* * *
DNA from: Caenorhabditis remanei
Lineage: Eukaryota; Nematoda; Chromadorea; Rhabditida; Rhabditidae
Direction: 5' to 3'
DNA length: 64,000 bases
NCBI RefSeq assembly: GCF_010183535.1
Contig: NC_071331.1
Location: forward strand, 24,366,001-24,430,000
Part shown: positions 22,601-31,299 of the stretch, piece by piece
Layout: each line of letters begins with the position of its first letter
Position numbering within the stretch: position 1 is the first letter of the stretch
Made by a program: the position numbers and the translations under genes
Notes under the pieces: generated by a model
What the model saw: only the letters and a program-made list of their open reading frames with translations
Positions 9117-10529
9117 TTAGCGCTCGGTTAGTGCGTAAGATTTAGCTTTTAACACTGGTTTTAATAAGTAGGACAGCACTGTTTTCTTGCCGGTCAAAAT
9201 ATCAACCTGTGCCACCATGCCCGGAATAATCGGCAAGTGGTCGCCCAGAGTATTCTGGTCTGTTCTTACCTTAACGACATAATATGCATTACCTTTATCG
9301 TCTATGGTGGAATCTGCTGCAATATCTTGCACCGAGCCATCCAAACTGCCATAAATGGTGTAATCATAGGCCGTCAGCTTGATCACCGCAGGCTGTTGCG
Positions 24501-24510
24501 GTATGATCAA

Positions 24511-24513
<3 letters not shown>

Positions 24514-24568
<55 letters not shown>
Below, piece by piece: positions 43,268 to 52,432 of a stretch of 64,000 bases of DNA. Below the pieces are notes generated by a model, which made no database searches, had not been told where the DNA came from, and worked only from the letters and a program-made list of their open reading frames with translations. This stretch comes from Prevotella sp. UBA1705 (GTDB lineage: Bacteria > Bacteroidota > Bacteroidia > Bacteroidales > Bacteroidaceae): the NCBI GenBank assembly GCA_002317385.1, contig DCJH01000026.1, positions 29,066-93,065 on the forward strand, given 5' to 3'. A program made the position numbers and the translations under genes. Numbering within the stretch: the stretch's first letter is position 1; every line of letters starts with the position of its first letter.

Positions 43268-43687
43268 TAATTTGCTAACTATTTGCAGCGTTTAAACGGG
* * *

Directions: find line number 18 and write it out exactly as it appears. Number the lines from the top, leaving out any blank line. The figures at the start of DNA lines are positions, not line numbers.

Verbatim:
Positions 24501-24510